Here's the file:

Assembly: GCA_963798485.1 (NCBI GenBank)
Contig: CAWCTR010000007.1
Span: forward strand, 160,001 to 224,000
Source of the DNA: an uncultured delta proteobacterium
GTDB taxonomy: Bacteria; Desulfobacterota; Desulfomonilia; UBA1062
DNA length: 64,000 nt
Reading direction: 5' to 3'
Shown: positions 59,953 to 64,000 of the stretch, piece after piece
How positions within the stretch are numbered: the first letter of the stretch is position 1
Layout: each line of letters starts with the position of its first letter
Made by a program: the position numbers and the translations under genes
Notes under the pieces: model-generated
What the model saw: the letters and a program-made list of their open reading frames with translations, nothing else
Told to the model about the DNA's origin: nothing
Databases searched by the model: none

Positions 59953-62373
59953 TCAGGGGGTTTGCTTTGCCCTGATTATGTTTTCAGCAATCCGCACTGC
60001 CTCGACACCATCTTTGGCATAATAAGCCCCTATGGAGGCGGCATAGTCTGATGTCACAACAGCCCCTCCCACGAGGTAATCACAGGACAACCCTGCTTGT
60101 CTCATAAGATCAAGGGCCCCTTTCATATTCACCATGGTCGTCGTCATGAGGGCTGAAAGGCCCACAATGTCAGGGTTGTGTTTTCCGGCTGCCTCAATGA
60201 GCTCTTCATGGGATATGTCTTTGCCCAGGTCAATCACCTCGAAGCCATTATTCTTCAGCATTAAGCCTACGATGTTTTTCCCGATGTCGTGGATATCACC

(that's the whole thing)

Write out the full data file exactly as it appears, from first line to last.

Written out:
Assembly: GCA_963798485.1 (NCBI GenBank)
Contig: CAWCTR010000007.1
Span: forward strand, 160,001 to 224,000
Source of the DNA: an uncultured delta proteobacterium
GTDB taxonomy: Bacteria; Desulfobacterota; Desulfomonilia; UBA1062
DNA length: 64,000 nt
Reading direction: 5' to 3'
Shown: positions 59,953 to 64,000 of the stretch, piece after piece
How positions within the stretch are numbered: the first letter of the stretch is position 1
Layout: each line of letters starts with the position of its first letter
Made by a program: the position numbers and the translations under genes
Notes under the pieces: model-generated
What the model saw: the letters and a program-made list of their open reading frames with translations, nothing else
Told to the model about the DNA's origin: nothing
Databases searched by the model: none

Positions 59953-62373
59953 TCAGGGGGTTTGCTTTGCCCTGATTATGTTTTCAGCAATCCGCACTGC
60001 CTCGACACCATCTTTGGCATAATAAGCCCCTATGGAGGCGGCATAGTCTGATGTCACAACAGCCCCTCCCACGAGGTAATCACAGGACAACCCTGCTTGT
60101 CTCATAAGATCAAGGGCCCCTTTCATATTCACCATGGTCGTCGTCATGAGGGCTGAAAGGCCCACAATGTCAGGGTTGTGTTTTCCGGCTGCCTCAATGA
60201 GCTCTTCATGGGATATGTCTTTGCCCAGGTCAATCACCTCGAAGCCATTATTCTTCAGCATTAAGCCTACGATGTTTTTCCCGATGTCGTGGATATCACC